Tuesday, March 31, 2009
Crocs and shoes
What is it about crocs and shoes? There's a certain uneasy relationship there. Crocs often end up on shoes (or at least their skin does), crocs lend their name to shoes (although there are some that would disagree that they were shoes) and now a well-known fashion brand has decided to celebrate its association with crocs by launching... well, a new set of shoes. They've also put together a rather neat little website celebrating crocodile myths around the world. It's light on content but high on style, and certainly worth a look. It looks like they've taken some of their species facts straight from Wikipedia (not a good omen), and it contains some of the worse proof reading I've ever seen, so don't take it all too seriously.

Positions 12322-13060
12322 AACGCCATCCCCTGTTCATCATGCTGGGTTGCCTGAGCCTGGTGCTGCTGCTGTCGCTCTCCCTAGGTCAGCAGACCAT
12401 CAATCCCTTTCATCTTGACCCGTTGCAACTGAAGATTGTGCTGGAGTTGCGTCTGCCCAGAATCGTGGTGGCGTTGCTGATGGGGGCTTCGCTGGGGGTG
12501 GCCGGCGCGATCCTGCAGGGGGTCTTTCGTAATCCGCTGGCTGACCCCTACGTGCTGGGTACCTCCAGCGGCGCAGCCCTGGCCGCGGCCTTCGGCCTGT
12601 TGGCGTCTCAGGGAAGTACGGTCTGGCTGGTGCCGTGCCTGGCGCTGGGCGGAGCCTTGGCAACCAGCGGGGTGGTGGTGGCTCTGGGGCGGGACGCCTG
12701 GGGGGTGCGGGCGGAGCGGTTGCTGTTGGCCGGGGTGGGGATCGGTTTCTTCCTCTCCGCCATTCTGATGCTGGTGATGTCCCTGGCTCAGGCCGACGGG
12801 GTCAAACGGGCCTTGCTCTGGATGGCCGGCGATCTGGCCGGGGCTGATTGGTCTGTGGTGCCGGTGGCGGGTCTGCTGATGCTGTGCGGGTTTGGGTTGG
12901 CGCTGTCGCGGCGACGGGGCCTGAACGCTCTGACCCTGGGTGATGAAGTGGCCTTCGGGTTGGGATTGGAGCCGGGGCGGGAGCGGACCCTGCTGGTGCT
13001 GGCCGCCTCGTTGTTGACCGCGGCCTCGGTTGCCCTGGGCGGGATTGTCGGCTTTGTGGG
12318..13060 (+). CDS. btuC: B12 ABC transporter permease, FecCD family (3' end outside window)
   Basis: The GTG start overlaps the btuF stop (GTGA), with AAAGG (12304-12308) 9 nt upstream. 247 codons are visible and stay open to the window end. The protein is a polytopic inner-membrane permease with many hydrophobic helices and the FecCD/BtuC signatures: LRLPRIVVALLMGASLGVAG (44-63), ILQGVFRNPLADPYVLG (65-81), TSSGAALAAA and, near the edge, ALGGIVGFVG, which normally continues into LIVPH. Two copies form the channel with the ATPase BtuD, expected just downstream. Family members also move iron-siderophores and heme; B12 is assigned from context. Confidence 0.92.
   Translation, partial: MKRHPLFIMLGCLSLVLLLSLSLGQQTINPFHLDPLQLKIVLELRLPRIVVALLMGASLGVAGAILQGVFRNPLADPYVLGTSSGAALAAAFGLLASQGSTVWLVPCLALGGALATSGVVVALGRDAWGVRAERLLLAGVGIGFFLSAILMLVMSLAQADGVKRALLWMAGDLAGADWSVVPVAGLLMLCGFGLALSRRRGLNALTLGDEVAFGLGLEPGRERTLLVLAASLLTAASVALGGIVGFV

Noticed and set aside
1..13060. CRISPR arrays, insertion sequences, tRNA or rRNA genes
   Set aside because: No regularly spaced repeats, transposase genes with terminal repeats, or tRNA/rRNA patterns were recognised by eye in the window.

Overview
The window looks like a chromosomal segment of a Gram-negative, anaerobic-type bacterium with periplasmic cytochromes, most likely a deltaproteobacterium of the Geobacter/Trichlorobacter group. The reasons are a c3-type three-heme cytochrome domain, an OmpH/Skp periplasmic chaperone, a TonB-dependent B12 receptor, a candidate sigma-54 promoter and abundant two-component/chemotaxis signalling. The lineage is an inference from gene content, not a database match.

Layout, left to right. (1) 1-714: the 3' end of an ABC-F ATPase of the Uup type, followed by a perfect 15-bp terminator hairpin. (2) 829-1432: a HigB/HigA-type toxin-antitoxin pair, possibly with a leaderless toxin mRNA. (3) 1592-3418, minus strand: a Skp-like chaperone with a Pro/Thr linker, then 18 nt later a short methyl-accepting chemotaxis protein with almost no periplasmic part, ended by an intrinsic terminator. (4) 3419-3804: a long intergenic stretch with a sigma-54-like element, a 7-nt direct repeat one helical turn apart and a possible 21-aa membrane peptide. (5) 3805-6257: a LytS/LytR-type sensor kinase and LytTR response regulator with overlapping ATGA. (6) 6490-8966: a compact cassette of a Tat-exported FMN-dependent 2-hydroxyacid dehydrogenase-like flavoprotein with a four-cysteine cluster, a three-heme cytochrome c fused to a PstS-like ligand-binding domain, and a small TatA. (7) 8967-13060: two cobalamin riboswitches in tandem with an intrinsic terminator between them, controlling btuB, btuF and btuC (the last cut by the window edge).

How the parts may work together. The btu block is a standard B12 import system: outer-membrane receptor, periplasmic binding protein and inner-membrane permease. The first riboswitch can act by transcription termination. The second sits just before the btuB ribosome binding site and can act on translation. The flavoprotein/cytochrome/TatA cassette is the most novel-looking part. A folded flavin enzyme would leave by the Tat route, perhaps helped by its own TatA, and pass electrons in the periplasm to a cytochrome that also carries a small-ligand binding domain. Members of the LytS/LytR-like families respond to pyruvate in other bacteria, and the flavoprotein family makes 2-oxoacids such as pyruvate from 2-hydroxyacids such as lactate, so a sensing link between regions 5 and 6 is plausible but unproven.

It's interesting, though, that while many people tend to regard live crocodiles with a great deal of suspicion, the iconographic crocodile is often depicted in a far better light. Many crocodile logos depict cartoony, jolly creatures more likely to dazzle you with their smiles than bite your arm off. Some logos are used in a more traditional sense to represent adventure and the hint of danger. And some are used to emphasise positive traits about crocodiles, such as strength, or stealth, or resilience. The fashion house we're talking above above, Lacoste, has been using the crocodile symbol since 1927 (or so we are told) since Rene Lacoste was compared to a crocodile (for its tenacity) after losing a game of golf. They're quite proud of their logo, considering the lengths they've gone to in the past to stop anyone from trying to use similar logos (although they probably took it a bit far trying to stop a dentist surgery from using a toothy croc logo). Fortunately crocs have survived nearly 240 million years without being copyrighted.